Trying hard on The Railway (V4+)

The drive home was refreshingly better than it was the day before – in fact, I would daresay it was pleasant!  On the way home we came up with several arrangements that would have made the drive up significantly better for everyone (all of which included upgrading to a mini-van, which we had already been planning on doing just as soon as we scrape up the cash!).  Despite the horrendous start, I’m so glad our trip ended on a good note.  It was definitely far from perfect, and parts of it downright sucked, but we got through it, learned from it, and are psyched to do it again soon!  (And we have a great first camping story to tell Baby Z when she’s older!)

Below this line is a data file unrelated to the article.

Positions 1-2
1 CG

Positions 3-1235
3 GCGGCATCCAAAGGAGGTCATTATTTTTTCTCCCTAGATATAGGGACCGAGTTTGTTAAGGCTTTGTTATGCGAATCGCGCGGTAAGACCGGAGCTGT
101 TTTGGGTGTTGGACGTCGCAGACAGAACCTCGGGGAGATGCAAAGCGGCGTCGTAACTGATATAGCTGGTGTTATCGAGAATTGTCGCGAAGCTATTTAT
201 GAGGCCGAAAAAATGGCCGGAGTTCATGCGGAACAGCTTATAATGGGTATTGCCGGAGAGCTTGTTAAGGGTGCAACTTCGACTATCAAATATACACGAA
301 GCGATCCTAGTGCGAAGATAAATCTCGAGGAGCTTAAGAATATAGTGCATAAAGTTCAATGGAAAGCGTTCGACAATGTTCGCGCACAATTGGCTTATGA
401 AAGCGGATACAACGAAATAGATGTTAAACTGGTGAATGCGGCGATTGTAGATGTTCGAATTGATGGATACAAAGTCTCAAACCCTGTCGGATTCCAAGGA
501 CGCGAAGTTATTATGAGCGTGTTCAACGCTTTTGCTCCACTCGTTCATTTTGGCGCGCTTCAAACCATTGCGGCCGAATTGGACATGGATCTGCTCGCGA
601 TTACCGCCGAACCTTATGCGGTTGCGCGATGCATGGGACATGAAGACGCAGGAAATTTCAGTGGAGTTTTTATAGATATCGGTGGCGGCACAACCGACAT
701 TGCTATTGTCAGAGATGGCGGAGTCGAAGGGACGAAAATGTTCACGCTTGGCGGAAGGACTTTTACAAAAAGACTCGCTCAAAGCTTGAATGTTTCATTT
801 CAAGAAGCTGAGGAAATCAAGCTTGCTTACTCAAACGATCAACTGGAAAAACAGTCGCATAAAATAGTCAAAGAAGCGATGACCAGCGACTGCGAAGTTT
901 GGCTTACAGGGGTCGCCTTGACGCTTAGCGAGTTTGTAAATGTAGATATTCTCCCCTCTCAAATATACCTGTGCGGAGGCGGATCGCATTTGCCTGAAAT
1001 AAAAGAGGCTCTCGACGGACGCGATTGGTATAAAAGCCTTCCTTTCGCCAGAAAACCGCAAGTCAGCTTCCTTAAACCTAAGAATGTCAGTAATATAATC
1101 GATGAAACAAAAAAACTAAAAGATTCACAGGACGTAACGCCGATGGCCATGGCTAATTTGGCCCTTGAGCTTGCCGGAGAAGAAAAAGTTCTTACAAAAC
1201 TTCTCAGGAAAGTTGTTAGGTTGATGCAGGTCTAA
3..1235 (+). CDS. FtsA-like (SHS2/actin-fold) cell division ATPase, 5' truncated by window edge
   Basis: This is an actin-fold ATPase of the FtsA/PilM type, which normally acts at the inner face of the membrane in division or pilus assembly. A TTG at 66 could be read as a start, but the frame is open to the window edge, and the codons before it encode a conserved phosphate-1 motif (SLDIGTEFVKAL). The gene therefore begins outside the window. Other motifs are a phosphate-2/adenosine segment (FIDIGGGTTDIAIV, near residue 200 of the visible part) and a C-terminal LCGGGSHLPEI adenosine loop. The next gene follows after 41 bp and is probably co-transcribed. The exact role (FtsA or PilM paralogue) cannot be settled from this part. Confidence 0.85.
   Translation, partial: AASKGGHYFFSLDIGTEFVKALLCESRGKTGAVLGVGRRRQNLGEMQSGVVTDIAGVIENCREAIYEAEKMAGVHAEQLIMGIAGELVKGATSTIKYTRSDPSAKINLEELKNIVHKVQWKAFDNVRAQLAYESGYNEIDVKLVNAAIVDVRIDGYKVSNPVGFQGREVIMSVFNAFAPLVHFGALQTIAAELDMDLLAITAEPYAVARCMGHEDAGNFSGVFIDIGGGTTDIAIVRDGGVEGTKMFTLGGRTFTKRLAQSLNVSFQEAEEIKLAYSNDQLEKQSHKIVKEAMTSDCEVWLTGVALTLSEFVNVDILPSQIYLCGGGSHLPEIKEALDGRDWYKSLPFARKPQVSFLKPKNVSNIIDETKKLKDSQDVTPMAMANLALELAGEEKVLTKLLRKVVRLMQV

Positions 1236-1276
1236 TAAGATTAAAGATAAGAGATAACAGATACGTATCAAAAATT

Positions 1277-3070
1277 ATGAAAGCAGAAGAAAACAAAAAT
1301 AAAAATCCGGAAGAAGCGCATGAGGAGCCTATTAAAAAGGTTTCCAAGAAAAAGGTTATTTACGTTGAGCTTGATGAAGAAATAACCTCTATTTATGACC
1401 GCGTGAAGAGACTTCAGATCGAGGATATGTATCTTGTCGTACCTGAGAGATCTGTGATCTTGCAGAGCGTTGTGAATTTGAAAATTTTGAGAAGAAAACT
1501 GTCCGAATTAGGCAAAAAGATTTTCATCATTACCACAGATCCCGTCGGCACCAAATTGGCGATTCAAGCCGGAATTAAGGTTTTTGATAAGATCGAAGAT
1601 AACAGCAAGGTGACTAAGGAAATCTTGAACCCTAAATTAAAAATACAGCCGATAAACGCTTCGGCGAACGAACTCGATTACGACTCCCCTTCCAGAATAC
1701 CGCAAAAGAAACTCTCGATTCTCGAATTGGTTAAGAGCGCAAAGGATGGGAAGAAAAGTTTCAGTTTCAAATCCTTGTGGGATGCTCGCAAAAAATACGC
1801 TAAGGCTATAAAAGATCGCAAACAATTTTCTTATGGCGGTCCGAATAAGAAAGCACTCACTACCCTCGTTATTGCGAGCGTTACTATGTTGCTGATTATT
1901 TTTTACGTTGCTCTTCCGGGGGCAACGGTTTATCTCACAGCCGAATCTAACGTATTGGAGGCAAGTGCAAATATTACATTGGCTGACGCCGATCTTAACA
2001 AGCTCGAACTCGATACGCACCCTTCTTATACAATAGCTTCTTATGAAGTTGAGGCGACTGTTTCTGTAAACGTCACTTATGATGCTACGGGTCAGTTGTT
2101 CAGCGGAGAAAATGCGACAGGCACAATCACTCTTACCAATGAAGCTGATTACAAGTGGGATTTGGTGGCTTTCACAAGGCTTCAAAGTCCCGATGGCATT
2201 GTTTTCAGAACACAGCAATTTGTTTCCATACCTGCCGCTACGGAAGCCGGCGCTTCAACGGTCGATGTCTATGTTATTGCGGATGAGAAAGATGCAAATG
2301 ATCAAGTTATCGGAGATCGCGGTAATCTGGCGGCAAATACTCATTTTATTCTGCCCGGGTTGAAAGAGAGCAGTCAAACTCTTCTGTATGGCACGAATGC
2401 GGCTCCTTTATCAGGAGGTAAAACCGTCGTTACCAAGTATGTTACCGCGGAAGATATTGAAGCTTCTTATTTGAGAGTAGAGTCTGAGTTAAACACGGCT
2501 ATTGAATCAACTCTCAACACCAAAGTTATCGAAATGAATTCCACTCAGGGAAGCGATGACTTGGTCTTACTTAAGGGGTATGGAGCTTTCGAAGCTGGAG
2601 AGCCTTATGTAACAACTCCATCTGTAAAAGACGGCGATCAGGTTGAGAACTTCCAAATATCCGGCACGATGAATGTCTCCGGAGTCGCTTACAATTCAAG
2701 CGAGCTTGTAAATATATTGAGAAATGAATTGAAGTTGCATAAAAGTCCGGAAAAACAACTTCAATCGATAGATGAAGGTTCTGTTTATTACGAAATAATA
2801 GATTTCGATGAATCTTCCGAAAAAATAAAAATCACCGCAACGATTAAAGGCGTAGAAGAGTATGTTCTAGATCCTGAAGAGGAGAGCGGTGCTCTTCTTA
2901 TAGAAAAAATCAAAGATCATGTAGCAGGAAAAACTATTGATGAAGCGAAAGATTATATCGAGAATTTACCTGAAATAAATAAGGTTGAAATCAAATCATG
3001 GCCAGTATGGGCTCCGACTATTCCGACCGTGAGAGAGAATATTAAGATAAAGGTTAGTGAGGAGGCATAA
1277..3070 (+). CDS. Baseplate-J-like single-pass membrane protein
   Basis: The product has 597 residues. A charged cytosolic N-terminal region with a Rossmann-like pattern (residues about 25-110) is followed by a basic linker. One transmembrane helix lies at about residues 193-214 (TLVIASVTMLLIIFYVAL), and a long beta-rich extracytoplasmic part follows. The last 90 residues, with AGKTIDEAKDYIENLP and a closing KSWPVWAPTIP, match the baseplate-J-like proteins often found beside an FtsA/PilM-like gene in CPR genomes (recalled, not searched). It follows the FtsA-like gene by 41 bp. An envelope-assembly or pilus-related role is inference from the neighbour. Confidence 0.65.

Theres a baby in the gear explosion!

Theres a baby in the gear explosion!


10 Responses to “Grayson Highlands Bouldering and Baby Z’s First Camp-Out”

  1. Joe

    Wow–rough trip! At least it got better Look forward to seeing your car solution.


  2. Kathy Southern

    Glad you could find the silver lining, its usually there but sometimes hard to find, right? And this kind of story only gets better with age! 🙂


  3. Brandy

    Thank you Erica!!! I can’t think of how to express it, but there’s something about knowing we are not alone in our struggles as parents.


  4. Jscheutz

    We took our youngest at 12 weeks I think, and it was a little rough, but now the memories and photos are worth the temporary suffering. Definitely Type 3 Fun.